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Estate Planning is Not Just for the Wealthy

— July 1, 2021

Estate planning is not just for the wealthy, it’s for anyone who wants to save their family an emotional and legal hassle when they pass and ensure that their intentions are carried out.

Have you ever heard of the term “estate planning” before? Maybe you have, perhaps you haven’t, but did you know this isn’t something reserved just for the ultra-wealthy? Estate planning is for everyone and anyone who has some items they want passed on and perhaps some wishes they want honored, and that’s it. It’s just a fancy label for planning; making plans how to distribute your possessions to your loved ones. You don’t have to be a billionaire, a millionaire, or even consider yourself wealthy to plan your estate. 

You and your family have worked hard for the things you have, but you may think you don’t have the types of assets that would need extensive estate planning to pass down in the event of your death. However, this article will reveal some of the details included in estate planning and why writing a simple will may not guarantee what you assume now.

The Basics of Estate Planning 101

First, everyone has an estate; your estate is essentially assets you own. But, don’t think only of items like antiques, family heirlooms, and even a collection (records, coins, or stamps), but also intellectual property, bank accounts, a business, real property like a home. You may even consider burial plans you wish respected.You may want certain loved ones to have the right to, or ownership of, these important properties after you pass. 

So, why make a plan for your “estate” anyway? 

Avoiding Probate

Avoiding probate is the most simple and straightforward reason why estate planning is for everyone, and not just top earners with multiple real estate, art collections, etc. You really don’t have to be part of the 1% to want to avoid putting your heirs through the nuisance (and expense) of probate.

Scrabble game with lawyer and probate words; image by Melinda Gimpel, via
Image by Melinda Gimpel, via

What is “probate”? Probate is the legal process (subject to court oversight) to transfer possessions and assets to loved ones after someone passes away. It can often be filled with confusion, especially if the deceased didn’t seek professional help when creating their will. Your wishes and will could even conflict with existing laws in your state.

By planning your estate properly and strategically allocating your possessions, your loved ones avoid major mayhem after you’re gone.

Burial Wishes

Picture your family around a table arguing over what exactly you had said you wanted for your burial. Son remembers “clear as day” that you were against cremation. At the same time, daughter explains you wanted a gravesite near your parents’ burial plots. 

Who will get the final word? Who will decide what happens to your remains at such an emotional and sensitive time? The one person you may have told might be too distraught to remember. Or, they may be absent or gone for any number of reasons. If you choose to have your estate planned, you can describe the specifications for your burial in as little or as much detail as you like.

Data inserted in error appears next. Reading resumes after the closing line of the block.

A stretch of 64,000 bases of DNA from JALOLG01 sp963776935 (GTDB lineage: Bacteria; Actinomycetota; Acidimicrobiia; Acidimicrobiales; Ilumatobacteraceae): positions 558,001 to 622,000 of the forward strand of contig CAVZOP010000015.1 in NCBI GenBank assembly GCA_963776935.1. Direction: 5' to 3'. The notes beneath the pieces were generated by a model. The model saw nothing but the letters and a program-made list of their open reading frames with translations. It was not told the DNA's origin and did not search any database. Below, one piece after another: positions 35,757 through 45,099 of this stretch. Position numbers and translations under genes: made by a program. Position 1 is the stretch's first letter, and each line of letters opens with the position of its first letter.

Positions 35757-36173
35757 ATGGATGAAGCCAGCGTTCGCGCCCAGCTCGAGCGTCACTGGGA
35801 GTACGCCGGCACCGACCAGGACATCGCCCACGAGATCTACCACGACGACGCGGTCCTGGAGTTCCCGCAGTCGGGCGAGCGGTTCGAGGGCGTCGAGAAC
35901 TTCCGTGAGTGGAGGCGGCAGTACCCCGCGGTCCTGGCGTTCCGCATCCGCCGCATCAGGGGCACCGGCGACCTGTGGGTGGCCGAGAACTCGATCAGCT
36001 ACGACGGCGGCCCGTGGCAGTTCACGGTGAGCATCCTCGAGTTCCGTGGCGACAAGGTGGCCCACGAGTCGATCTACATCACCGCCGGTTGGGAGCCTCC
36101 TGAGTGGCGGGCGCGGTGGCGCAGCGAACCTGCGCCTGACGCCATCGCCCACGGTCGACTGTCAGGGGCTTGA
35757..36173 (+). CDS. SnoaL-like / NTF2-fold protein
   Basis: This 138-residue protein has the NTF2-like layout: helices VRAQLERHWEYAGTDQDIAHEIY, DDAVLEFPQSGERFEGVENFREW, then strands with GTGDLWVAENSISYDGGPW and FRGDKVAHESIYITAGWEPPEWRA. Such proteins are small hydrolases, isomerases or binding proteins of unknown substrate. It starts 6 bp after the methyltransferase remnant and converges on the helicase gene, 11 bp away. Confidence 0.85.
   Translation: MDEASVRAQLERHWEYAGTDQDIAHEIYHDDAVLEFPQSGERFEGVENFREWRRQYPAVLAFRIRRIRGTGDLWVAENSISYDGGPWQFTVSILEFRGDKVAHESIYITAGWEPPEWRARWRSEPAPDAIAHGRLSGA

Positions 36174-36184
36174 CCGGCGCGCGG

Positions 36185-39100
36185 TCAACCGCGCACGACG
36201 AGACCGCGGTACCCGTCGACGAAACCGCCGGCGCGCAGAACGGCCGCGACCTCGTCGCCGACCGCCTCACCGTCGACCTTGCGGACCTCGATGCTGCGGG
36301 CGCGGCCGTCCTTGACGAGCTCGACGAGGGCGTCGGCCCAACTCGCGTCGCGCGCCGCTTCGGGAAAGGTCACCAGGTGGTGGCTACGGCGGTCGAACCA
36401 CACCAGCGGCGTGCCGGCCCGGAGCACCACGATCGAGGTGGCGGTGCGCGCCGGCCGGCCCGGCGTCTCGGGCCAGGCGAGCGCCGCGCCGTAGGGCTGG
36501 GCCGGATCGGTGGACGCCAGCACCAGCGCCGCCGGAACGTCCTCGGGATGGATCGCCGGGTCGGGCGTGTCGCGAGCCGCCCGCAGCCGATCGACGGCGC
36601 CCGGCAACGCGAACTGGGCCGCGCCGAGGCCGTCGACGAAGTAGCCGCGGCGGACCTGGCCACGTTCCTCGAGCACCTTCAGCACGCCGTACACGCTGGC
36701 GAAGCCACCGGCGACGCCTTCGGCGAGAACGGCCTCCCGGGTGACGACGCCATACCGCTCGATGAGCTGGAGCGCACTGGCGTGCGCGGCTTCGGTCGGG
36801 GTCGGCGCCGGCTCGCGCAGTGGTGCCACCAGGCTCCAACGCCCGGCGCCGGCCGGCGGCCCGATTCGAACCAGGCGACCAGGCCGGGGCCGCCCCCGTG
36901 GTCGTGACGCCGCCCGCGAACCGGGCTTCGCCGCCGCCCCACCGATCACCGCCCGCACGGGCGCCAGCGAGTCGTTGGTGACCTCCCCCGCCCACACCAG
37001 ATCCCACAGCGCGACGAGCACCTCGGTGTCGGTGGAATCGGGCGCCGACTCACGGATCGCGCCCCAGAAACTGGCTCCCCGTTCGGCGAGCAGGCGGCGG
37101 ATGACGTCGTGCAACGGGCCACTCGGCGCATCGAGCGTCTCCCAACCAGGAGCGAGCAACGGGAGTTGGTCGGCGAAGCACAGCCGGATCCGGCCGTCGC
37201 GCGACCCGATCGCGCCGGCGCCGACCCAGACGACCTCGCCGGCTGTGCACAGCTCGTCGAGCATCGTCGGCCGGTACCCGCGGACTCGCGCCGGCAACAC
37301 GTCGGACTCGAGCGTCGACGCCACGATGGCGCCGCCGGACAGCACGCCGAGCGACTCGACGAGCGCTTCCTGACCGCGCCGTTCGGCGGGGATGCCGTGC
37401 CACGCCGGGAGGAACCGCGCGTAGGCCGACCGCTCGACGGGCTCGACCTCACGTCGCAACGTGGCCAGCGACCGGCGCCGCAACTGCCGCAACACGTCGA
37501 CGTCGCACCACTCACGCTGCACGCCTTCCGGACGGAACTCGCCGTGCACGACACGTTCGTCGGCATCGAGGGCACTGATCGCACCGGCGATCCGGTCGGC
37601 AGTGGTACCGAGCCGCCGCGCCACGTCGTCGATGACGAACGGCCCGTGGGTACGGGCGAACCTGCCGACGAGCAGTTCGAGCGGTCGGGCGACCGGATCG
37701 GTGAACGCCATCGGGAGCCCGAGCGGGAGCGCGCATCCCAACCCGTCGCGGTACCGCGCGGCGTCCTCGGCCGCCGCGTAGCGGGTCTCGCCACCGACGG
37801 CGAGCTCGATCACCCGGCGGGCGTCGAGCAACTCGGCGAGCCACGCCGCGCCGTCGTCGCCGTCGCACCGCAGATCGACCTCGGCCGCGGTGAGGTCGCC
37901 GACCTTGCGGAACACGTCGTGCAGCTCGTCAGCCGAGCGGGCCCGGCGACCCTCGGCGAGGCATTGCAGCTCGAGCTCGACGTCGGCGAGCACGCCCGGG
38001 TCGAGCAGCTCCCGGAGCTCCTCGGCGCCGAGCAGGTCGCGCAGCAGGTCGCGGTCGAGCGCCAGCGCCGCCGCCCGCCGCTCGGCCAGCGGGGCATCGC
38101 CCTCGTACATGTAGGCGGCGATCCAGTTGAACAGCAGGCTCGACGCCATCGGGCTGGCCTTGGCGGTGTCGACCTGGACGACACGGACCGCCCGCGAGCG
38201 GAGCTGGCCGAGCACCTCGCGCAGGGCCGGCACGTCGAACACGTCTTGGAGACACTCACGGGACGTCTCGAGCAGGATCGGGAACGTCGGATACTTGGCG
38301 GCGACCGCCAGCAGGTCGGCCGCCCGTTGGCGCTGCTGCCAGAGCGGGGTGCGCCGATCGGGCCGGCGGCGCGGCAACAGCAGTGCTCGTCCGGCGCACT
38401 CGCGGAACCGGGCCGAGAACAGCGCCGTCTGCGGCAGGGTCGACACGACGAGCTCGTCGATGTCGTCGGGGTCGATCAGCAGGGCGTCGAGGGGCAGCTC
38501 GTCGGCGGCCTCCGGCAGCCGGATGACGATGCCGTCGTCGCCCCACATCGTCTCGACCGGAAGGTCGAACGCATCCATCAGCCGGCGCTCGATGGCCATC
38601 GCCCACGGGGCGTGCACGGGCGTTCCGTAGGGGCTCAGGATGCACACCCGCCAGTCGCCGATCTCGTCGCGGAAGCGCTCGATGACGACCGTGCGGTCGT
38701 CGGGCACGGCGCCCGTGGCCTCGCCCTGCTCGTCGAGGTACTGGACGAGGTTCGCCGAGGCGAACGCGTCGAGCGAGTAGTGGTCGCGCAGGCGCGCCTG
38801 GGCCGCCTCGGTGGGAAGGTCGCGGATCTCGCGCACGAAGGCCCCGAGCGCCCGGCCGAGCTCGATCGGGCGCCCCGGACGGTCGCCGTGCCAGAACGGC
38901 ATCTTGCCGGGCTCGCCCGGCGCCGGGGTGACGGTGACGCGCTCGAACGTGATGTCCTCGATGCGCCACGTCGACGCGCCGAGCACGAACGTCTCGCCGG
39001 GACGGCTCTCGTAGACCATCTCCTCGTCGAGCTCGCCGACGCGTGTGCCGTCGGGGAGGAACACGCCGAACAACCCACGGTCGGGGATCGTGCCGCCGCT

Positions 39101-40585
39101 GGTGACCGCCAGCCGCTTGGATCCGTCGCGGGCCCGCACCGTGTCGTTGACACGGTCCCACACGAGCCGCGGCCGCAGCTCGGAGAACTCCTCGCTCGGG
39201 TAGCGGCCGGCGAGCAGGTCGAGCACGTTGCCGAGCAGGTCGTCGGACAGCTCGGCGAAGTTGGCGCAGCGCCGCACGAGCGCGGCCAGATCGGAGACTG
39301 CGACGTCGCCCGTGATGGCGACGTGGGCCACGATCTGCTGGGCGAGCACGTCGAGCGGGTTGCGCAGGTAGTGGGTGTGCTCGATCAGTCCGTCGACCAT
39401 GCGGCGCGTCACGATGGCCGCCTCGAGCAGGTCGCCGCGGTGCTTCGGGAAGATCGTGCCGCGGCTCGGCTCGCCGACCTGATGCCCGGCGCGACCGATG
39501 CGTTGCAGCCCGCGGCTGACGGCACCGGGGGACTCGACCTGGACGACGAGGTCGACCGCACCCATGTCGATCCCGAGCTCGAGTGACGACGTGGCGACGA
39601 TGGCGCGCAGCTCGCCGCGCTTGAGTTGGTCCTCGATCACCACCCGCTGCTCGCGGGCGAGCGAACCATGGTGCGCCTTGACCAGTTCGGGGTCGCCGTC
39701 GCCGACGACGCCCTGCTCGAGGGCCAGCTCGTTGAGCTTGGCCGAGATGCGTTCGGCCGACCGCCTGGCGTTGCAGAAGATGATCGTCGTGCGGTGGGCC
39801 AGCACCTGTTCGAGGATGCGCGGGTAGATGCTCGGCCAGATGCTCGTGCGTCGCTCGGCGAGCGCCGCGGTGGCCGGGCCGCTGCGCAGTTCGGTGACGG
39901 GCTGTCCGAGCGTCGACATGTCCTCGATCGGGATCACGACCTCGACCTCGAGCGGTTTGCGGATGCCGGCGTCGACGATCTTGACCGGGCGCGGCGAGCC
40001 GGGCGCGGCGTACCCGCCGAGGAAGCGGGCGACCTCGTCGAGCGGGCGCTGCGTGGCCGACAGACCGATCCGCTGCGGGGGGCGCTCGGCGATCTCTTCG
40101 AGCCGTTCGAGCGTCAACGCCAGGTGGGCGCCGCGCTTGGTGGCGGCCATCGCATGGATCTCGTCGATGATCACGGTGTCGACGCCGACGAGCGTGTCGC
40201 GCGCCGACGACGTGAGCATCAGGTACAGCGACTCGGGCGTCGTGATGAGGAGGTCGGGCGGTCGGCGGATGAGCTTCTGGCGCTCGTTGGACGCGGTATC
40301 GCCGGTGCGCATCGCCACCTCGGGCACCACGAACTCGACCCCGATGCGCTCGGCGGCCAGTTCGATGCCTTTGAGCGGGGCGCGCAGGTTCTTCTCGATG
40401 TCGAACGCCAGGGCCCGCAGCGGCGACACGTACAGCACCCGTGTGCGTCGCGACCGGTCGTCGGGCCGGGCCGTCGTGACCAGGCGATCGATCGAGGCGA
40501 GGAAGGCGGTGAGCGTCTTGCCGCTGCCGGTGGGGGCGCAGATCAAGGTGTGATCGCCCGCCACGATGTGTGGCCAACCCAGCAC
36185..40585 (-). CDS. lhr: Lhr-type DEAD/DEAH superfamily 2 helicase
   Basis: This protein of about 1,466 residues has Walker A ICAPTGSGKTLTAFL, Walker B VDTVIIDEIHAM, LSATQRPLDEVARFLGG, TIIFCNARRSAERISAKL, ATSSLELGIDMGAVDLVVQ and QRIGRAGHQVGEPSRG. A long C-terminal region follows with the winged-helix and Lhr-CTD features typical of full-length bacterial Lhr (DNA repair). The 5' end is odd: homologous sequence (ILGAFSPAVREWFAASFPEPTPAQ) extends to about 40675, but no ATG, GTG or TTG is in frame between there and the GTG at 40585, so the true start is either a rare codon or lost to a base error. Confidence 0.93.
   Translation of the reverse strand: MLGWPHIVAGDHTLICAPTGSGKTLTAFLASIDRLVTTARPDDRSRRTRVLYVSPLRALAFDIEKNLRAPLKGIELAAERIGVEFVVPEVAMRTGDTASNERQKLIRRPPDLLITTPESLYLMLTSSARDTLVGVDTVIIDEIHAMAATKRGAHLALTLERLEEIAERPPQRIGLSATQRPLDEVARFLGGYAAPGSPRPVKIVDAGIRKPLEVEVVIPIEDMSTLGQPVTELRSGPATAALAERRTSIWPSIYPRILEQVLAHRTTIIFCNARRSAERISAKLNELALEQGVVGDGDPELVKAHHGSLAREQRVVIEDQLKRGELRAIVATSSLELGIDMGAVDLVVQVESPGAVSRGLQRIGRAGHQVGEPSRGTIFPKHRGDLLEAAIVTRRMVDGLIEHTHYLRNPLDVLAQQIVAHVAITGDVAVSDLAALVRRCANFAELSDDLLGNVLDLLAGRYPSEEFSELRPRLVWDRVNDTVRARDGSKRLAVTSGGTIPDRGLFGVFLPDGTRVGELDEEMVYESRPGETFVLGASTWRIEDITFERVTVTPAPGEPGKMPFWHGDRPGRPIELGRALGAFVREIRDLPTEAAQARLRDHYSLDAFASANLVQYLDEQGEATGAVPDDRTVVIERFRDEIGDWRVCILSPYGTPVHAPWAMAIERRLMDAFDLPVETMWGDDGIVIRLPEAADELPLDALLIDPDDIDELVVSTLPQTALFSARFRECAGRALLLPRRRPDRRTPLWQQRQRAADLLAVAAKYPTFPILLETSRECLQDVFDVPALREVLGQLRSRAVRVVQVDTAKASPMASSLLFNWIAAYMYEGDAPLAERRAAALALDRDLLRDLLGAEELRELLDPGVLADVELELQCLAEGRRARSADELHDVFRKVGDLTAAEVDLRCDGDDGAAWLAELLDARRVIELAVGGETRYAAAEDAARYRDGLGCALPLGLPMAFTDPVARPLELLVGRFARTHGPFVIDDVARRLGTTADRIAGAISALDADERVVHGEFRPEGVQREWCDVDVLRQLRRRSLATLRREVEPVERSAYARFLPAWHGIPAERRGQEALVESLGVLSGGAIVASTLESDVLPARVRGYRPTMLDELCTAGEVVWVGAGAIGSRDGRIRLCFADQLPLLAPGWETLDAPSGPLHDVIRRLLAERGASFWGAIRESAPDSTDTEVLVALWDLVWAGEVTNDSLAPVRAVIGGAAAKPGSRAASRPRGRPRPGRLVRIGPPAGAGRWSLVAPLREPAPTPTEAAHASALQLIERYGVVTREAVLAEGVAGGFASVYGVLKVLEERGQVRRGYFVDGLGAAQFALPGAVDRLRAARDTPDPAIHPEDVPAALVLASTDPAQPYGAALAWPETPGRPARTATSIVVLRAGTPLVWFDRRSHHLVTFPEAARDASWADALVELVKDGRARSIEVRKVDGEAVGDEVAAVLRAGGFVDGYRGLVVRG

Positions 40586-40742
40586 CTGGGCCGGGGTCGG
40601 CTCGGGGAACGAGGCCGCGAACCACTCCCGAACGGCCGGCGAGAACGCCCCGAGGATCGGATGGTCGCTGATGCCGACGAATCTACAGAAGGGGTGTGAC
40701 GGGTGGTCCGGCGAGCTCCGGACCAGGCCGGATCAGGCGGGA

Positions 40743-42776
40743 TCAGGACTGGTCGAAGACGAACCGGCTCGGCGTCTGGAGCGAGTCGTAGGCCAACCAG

Shepherding Your Family, Even After You’re Gone

That may seem like a melancholy way to think about things. Still, many get satisfaction knowing that, even after death, they’ll continue to influence how the properties they worked hard for are dispersed (who gets them, and maybe even under intentional and specific conditions).

Everyone’s families are filled with quirky and complex relationships and dynamics, and all of that doesn’t change once you’ve passed. For instance, let’s say you have an adult child with a history of substance abuse issues. You may wish to make sure that the particular heir has improved his/her/their state of well-being (both physically and mentally) before getting access to what you may have allotted for them within your estate plans.

This could look like setting specific stipulations; for instance, the loved one in question must regularly attend Narcotics or Alcoholics Anonymous meetings and have completed all 12 steps of the program (with a sponsor) before gaining access to what you’ve left them.

You may also choose to include an additional clause stating the heir is not to have violated the law or received a DUI for at minimum one full year after completing the NA program.

Lastly, this also sends your loved one (heir) a final loving nudge (from the grave) and lets them know that even though you aren’t around anymore, you still wish for them to clean up their lives and find their true purpose.

Protecting Your Legacy or Honoring Your Business

Suppose you are an entrepreneur, a business owner, and you don’t designate what will happen to that business after you die. In that case, your business (the one you poured your blood, sweat, and tears into) could quickly fall to pieces or be the cause of family and partner disputes.

Fortunately, your situation doesn’t have to end up that way. Estate planning is not just for the wealthy, it’s for anyone who wants to save their family an emotional and legal hassle when they pass and ensure that their intentions are carried out.

By contacting a trusted and well-versed attorney experienced in estate planning, you can learn about all your options like setting up a will or trust, discover what property may be subject to probate, discuss supplementary aspects of your estate that you must address. 

It may all seem like a lot right now- but the time you spend planning your estate today will positively reflect in your family’s future. An attorney can assist you in navigating the process ensuring that things are done property. If you need help, contact Lee, Kiefer & Park, LLC, for a free consultation by calling 702-333-1711.

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